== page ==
One of the issues they are experiencing may just be the same one I described above.  And there's a possibility if we can't get all the issues cleared they may might give up on Storyline and go back to Captivate.

Not making this up . . .

Justin Grenier

Good Afternoon, Gerry.

Engineering has weighed in on your question, and I'd like to summarize what I know for you.

  • There is a lot more to our suspend_data than just whether or not the learner got the question right and what they answered.  We store the location on the timeline, the navigation history (to support the Previous button), the current state of objects, variable values, interaction results, and much more.
  • There are a lot of factors that go into what we store in our suspend_data, based on the features a particular object uses.  Our algorithm is fairly long and complex, so it would be difficult for us to document the specifics.  Also, it's proprietary.  :)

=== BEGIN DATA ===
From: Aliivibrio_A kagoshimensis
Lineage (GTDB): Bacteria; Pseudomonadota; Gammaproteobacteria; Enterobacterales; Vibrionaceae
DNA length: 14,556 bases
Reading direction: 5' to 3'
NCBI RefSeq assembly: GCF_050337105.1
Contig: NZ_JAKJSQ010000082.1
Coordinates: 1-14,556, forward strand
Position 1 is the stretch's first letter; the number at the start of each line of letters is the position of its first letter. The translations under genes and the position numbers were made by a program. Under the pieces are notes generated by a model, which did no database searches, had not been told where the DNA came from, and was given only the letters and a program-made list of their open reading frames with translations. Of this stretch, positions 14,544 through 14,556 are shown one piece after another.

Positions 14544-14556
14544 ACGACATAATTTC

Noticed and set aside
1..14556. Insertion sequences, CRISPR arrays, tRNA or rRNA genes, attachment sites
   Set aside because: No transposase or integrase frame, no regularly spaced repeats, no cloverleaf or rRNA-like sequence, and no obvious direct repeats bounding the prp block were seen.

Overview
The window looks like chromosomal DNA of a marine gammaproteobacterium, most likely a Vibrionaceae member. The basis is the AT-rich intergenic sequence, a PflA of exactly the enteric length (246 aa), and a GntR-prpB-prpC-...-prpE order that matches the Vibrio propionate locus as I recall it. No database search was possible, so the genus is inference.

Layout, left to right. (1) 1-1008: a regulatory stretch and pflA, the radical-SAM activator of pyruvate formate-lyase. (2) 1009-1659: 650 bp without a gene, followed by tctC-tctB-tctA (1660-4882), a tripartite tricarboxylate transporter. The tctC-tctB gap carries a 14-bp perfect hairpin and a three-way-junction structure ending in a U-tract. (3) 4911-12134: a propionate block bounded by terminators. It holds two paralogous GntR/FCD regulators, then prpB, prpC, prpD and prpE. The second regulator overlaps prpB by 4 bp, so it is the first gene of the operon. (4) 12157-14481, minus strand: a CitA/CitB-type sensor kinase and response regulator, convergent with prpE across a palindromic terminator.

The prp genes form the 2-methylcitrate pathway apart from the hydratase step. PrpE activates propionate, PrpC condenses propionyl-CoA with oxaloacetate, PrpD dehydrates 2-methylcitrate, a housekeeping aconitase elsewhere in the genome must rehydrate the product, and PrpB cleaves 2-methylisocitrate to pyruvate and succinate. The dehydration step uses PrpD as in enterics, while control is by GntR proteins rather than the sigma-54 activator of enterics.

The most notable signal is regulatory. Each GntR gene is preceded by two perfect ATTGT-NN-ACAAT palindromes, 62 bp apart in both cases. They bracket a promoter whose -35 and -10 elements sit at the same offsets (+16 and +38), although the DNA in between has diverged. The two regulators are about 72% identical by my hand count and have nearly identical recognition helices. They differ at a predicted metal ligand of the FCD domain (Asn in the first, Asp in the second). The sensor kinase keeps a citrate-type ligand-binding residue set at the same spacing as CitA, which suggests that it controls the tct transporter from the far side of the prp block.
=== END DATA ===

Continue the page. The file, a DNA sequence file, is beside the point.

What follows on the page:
• We don't see anything to indicate that we have a defect here.  Everything we see tells us that we are being as efficient as we can be with the storage of suspend_data.
  • It is expected that the suspend_data for Storyline 2 is larger than the suspend_data for Storyline 1.  Due to added features, Storyline 2 requires additional suspend_data.

Please let us know if you need anything else, and have a great day!

Steve Flowers

Justin - 

We've reported this before. Part of the issue is the order of storage. With the SCORM 1.2 suspend data floor, we've seen longer modules lose progress on restore. This might not seem like a big deal but it's fairly serious when thousands of support requests come in for the same issue or if you're the person that experiences the issue in a long slog. Ton of wasted time that, in my opinion, is completely unnecessary.

Seems like a relatively simple fix to me. Prioritize certain elements to the front of the string in the "proprietary" algorithm. 

Disappointed that this issue doesn't seem to matter...

Gerry Wasiluk